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Domain-Specific Modeling: How to Start Defining Your Own Language

By ignoring the requirement to be so abstract so as to fit any business problem, industry, or application type, domain-specific languages--by definition--avoid any compromises that would get in the way of your development. Find out how you can improve quality and productivity by an order of magnitude by learning the basics of building your own DSL today.


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omain-specific languages (DSLs) are becoming more and more difficult to avoid. A growing number of vendors are announcing support for DSLs and, in the process, moving away from all-purpose UML. But why?

DSLs—also known as domain-specific modeling languages—are more expressive and therefore tackle complexity better, making modeling easier and more convenient. More importantly, they allow automatic, full code generation, similar to the way today's compilers generate Assembler from another programming language.

Domain-specific modeling (DSM) puts models at the core of development, making it truly model-driven. Of key importance is the ability to define and maintain your own DSL. In my opinion, model-driven development works best if the language really is domain-specific: Ideally, the language is limited to just one company or even one development area in that company.



If there are no compromises in the syntax of your design language, there need to be no compromises in the way you generate artifacts from designs in that language. This is the true essence of model-driven development and the path to the biggest productivity and quality improvements. A carefully executed and narrowly defined DSL can reap an order of magnitude improvement in productivity and quality.

The problem that companies—or rather their expert developers—will face is how to come up with a suitable DSM language. It is very likely that defining a new modeling language is not part of their current skill-set. Most developers know that they can achieve the biggest benefits by raising the abstraction level of the modeling language. However when given the task to create such a language for the first time, it is relatively easy to end up with a language that reflects the code they normally write. Such a language does not raise the level of abstraction, and limits the possibility for increasing productivity with generators.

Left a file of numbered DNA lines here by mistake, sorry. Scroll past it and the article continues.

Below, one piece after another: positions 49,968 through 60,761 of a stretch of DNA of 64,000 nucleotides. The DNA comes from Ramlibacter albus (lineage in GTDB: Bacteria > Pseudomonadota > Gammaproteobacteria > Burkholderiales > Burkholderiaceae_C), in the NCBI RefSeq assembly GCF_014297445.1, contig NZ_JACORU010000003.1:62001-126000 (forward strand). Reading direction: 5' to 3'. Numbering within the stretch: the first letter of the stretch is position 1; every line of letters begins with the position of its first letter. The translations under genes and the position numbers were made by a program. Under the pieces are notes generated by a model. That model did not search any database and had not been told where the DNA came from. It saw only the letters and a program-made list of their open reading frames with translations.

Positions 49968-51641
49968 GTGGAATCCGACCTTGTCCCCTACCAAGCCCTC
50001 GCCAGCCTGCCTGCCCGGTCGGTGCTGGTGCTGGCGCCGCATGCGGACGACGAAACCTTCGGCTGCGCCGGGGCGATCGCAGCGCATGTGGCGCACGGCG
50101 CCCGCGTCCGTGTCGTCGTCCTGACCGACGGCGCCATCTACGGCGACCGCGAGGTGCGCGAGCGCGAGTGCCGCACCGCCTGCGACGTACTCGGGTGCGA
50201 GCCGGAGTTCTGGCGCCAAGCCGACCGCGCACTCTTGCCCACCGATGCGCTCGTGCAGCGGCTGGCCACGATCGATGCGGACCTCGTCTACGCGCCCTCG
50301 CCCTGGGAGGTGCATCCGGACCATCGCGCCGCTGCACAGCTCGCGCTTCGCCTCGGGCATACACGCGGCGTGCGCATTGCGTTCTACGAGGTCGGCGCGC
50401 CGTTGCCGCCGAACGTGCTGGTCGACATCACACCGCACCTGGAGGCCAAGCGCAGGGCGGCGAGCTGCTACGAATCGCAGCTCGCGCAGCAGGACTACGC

In this article, I will draw upon 15 years of experience in this field to provide some guidelines for creating an effective DSL. I will focus on modeling languages that go beyond documentation, targeting full production code generation from the modeler's perspective.

You may be apt to believe that creating a modeling language must be a very difficult task. This may certainly be true when building an all-purpose modeling language. How do you create a modeling language if you do not know the type of applications it will model? It is very difficult indeed and you would probably end up with something like… UML, which, as we know is poorly suited for generating full production code.

The language definition task becomes considerably easier when the language needs to work only for one problem domain in one company. You can then focus on a restricted domain—the domain where you have been already working. Narrowing the scope of the language also helps to raise design abstraction, and makes it easier to create code generators to automate development.



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